Part 2 – Contacts my family might need
Part 3 – Passwords my family might need
Part 4 – My financial assets
Part 5 – My sources of income
Part 6 – My debts and liabilities
Part 7 – My insurance policies
Part 8 – My wishes for funeral, burial, or cremation
Part 9 – Legal documents that I have in place
Part 10 – Special arrangements
Part 11 – Where to find important things

This workbook will accommodate your information, whether your estate is simple, or whether you own a business and rental homes. It will let you describe your family relationships whether they are simple or complex.

As you can see, this book would also be a wonderfully useful tool for someone acting under a Power of Attorney. It would help ensure that nothing is missed.

What a gift this book would be for your kids, grandkids, or executor. Believe me, they'd bless you for the help!

Available in paperback as of August 5, 2014.

Friday, October 17, 2014

If the executor doesn't want the job, can she hand it off to the sole beneficiary?

When a will names an executor who probably doesn't want the job and there is no alternate executor named, what happens? Can the executor hand off her duties to the sole beneficiary? A reader recently asked me this question, as well as a question of how that might be accomplished. His question and my answer are below:

"My wife is an only child. Her mother is alive, but father has passed away. Her mother has a 20-year-old will that names her sister-in-law as executor but my wife is now the sole remaining beneficiary. My wife and her mother get along just fine, but her mother is very uncomfortable discussing wills and estates. I have two questions:

1. If her mother passes away, her sister-in-law is named as executor. The two are not close and I'm fairly certain that if my wife offered to take on the responsibility of executor, the sister-in-law would have no problem with that. Is that something that could be arranged through a lawyer if both parties agreed?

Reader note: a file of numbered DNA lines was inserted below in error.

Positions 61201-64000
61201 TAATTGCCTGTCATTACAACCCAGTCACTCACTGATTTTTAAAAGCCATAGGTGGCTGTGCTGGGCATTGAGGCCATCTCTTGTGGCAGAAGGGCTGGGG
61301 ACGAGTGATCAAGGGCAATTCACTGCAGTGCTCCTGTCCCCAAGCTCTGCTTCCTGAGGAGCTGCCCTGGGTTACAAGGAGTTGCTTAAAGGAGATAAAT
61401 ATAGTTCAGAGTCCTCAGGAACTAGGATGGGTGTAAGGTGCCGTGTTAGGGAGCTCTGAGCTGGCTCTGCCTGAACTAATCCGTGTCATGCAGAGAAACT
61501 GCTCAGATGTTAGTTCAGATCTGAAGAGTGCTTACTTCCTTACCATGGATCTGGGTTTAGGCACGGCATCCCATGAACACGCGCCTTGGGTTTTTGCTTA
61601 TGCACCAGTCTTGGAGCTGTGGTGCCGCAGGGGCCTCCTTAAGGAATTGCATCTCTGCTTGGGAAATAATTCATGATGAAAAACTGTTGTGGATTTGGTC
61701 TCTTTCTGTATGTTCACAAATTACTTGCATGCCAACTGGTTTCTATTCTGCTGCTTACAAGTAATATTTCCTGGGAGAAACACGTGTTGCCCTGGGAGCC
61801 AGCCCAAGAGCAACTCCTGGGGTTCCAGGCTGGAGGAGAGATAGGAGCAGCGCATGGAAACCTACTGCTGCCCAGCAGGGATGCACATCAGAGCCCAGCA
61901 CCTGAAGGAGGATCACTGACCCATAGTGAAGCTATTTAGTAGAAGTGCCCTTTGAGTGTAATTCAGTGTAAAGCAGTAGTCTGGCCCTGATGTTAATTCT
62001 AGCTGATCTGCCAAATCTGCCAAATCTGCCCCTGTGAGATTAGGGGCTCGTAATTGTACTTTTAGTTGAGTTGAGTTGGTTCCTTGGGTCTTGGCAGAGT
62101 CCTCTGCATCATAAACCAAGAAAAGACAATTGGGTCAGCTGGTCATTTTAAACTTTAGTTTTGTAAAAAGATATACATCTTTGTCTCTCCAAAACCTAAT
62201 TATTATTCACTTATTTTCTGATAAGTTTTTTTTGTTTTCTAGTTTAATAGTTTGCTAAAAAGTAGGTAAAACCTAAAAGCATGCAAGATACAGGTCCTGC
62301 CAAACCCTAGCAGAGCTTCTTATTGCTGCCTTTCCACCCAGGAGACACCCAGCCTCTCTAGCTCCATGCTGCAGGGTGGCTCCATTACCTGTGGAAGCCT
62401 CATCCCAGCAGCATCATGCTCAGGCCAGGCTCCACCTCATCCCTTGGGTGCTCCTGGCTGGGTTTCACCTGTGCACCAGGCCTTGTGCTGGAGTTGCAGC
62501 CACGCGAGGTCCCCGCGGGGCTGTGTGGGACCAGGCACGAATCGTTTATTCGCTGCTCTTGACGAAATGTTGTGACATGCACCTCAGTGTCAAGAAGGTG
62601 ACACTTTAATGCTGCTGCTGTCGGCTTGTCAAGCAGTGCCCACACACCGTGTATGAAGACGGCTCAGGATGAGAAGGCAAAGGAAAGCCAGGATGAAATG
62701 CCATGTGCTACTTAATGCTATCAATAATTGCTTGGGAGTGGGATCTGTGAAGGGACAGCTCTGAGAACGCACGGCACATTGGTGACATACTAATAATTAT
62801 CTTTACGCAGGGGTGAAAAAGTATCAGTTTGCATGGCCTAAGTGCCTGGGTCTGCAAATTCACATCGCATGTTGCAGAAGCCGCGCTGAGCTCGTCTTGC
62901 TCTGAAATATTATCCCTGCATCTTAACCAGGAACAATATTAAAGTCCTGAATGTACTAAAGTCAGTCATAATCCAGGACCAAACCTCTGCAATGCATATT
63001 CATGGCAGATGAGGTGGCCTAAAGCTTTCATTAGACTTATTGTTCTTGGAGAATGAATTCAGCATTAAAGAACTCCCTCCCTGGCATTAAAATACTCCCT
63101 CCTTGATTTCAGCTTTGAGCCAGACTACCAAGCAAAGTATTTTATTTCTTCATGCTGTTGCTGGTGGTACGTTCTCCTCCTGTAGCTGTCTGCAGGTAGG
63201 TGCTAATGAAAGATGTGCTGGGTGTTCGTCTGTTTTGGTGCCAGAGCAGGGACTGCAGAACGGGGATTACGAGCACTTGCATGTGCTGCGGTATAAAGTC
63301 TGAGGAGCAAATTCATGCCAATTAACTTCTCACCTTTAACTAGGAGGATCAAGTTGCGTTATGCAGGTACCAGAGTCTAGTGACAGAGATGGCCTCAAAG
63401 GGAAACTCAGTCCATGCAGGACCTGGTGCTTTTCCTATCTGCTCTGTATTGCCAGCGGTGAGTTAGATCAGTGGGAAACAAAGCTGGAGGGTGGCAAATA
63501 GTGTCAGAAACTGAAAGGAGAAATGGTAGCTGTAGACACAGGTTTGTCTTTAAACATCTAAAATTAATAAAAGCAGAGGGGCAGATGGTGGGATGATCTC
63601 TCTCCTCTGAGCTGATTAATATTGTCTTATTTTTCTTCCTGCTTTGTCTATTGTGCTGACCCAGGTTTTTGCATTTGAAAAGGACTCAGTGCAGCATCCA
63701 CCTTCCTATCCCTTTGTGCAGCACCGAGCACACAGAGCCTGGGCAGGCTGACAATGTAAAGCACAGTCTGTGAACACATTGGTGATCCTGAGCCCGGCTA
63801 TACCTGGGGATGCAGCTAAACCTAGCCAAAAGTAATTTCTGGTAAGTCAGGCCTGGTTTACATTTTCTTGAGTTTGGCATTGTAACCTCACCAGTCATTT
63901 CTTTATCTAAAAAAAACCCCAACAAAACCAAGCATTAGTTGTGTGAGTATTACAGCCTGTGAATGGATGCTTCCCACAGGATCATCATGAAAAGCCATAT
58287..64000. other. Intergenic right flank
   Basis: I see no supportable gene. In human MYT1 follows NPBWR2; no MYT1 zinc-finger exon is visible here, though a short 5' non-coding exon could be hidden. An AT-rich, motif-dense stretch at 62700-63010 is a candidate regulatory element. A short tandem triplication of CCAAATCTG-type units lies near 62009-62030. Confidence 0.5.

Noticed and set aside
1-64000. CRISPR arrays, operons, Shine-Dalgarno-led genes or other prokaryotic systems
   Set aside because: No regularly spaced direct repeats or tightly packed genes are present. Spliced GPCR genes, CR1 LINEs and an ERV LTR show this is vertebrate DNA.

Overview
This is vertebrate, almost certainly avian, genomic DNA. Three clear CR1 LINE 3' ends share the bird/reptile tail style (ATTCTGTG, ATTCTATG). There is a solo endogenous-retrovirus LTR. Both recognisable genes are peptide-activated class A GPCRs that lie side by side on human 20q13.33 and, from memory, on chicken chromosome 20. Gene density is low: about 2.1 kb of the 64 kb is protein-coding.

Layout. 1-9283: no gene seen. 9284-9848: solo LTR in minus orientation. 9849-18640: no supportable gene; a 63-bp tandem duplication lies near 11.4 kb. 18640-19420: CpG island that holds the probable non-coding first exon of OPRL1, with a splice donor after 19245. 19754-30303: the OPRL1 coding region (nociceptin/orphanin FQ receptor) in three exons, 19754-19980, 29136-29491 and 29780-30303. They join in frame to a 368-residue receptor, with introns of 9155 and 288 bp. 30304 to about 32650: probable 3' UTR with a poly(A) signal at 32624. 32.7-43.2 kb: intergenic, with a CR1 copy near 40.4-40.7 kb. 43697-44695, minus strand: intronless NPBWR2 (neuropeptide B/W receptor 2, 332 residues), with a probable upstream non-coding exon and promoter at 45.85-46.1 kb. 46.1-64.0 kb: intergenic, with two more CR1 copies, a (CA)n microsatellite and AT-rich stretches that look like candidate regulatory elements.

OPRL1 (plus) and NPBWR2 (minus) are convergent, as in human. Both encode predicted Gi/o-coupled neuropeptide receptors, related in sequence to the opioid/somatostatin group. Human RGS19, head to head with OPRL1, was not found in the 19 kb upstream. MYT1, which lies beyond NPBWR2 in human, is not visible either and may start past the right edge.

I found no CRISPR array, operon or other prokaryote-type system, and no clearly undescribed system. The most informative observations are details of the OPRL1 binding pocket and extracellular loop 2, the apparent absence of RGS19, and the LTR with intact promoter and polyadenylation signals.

2. What if the sister-in-law predeceases my wife's mother? There is no other backup executor named in the will. Would my wife be able to petition a court to be named executor or could this be done somehow through a lawyer?"

If your mother-in-law passes away leaving your sister-in-law as executor, it is not possible for the sister-in-law to give up executorship and pass it to someone else without the involvement of the court. Your wife and the sister-in-law cannot arrange it by mutual agreement.

Should your sister-in-law not wish to act as executor, she has the legal right to renounce the appointment, as she cannot be forced to take it on. However, she can't decide to whom the role of executor may be passed. Nor can she name anyone as a co-executor. It's just not her decision.

If she renounces, this would legally be the same as if she had predeceased your mother-in-law, in the sense that there is no back-up executor named to replace her. In either case, your wife could apply to the court to be the administrator of the estate. You mentioned that she is the only child, so she would be the person with the closest degree of kinship to her mother. Her position as sole beneficiary also provides her with legal standing when it comes to the question of who may apply. Nobody else would have a legal right greater than your wife to apply to the court.

A lawyer cannot make your wife the administrator. Only the court can do that for a person who passes away leaving no executor. However, not every will needs to be put through probate, and I would encourage your sister-in-law, when the time comes, to see a lawyer to ask whether she even needs to go through the process. This will depend on the type of assets owned by your  mother-in-law, their value, and the ownership arrangements (e.g. joint, solely owned, designated beneficiary). It may also depend on how good the will is, and whether a 20-year-old will is really recent enough to reflect changes and updates to wills and estates law.

It's too bad that your mother-in-law doesn't want to discuss these matters or make changes, but she certainly isn't the only person who is uncomfortable with the topic of her own mortality. I'm glad you and your wife are respecting your mother-in-law's right to decide for herself what is to be done, even if it really isn't the best decision she could make.


Thursday, October 16, 2014

30 Unusual Wills

It's Friday and time for a smile. The following video is from www.mentalfloss.com  and is full of interesting, unusual, and funny last wishes. Enjoy!